The desire involved when a person is thirsty, for example, involves the memory of the state of not being thirsty which supplies the drive and impulse towards finding something to drink. Presumably, the drive to find a drink to remove a thirst involves the conjuring from memory of some appropriate representation of the proper object of desire or perhaps of the proper state of that desire being fulfilled. Socrates then goes on to distinguish two cases involving a person who is in pain but can remember the pleasant things he lacks. In the first, he has a ‘clear hope’ (elpis phanera 36a8) of attaining what he lacks. In that case, the memory provides some pleasure while he is also experiencing pain (36a–b). In the second, he is both in pain and also aware that there is no hope of replenishment. In that case his suffering is two-fold (36b–c). We should note, then, that hopes and desires all involve some activity of memory since it is memory which provides the store of experiences which can be drawn upon to generate the appropriate objects of pursuit in any given situation and which allows the animal to bring to mind some state (which it has experienced in the past) which is the opposite of its present condition.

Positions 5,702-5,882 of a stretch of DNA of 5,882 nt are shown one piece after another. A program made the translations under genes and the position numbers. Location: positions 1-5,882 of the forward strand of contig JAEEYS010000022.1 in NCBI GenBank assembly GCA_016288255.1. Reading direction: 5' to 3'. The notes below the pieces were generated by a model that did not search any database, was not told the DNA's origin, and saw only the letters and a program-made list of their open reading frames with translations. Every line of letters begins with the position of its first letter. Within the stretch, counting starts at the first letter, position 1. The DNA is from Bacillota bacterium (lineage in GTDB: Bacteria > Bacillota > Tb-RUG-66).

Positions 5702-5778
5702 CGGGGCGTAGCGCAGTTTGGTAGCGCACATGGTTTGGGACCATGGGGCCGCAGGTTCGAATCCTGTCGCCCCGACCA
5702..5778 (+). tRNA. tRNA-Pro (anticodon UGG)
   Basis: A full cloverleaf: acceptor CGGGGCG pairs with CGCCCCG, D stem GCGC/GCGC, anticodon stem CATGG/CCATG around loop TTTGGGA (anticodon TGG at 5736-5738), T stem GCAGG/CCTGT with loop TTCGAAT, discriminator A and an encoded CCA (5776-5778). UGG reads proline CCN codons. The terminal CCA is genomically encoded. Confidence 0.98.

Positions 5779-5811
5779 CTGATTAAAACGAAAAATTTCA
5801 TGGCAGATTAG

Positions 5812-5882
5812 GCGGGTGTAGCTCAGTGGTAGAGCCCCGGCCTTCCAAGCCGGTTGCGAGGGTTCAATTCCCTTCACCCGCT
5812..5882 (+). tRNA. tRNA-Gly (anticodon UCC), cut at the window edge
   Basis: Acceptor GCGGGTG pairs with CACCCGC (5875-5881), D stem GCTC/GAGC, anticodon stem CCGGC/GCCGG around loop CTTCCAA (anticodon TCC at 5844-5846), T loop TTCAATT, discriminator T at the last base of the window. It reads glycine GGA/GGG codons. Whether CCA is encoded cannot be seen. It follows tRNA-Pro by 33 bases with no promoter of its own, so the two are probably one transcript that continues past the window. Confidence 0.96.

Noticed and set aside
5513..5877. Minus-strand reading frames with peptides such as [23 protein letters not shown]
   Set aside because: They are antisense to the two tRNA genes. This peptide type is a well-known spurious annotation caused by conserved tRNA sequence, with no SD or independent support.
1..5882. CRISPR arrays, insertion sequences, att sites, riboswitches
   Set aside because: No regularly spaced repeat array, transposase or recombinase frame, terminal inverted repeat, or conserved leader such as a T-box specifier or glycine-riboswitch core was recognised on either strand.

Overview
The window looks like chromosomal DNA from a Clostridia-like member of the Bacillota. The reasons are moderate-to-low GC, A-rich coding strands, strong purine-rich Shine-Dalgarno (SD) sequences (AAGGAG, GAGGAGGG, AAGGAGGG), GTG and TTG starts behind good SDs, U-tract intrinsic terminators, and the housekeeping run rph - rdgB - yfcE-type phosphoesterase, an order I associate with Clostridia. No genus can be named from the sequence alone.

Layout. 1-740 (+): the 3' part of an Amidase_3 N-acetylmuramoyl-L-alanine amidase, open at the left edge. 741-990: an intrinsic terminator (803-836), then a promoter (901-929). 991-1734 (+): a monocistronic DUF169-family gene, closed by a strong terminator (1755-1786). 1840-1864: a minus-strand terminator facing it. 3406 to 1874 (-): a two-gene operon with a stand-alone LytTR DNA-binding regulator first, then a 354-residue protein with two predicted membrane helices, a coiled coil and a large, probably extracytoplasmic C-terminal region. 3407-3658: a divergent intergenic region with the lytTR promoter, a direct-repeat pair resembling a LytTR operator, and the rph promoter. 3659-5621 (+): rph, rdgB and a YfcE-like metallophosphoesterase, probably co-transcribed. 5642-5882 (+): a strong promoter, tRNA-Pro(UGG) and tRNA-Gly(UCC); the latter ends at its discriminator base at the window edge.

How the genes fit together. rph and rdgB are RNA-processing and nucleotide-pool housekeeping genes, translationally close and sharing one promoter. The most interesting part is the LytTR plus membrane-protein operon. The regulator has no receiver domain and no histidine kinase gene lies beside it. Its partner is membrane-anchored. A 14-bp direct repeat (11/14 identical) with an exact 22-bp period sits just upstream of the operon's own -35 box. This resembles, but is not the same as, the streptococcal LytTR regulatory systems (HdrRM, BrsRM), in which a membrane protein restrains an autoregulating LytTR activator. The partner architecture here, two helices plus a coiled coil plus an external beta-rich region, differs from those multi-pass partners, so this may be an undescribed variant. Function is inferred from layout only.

My question is: what is the force of the qualification phanera at 36a8? It seems to me that there are two possibilities. First, what we might call an ‘internalist’ view, is that it shows that to the hoper, as it were, the hope is clear and vivid. That clear and vivid character of the hope is what allows it to be a source of pleasure even though the hoper is also in pain. And the clear and vivid character of the hope is irrespective of whether in actual fact what is being hoped-for is likely to be attained. For all that it matters here, it could be a very vivid and arresting sort of hope that is extremely unlikely to come to fruition.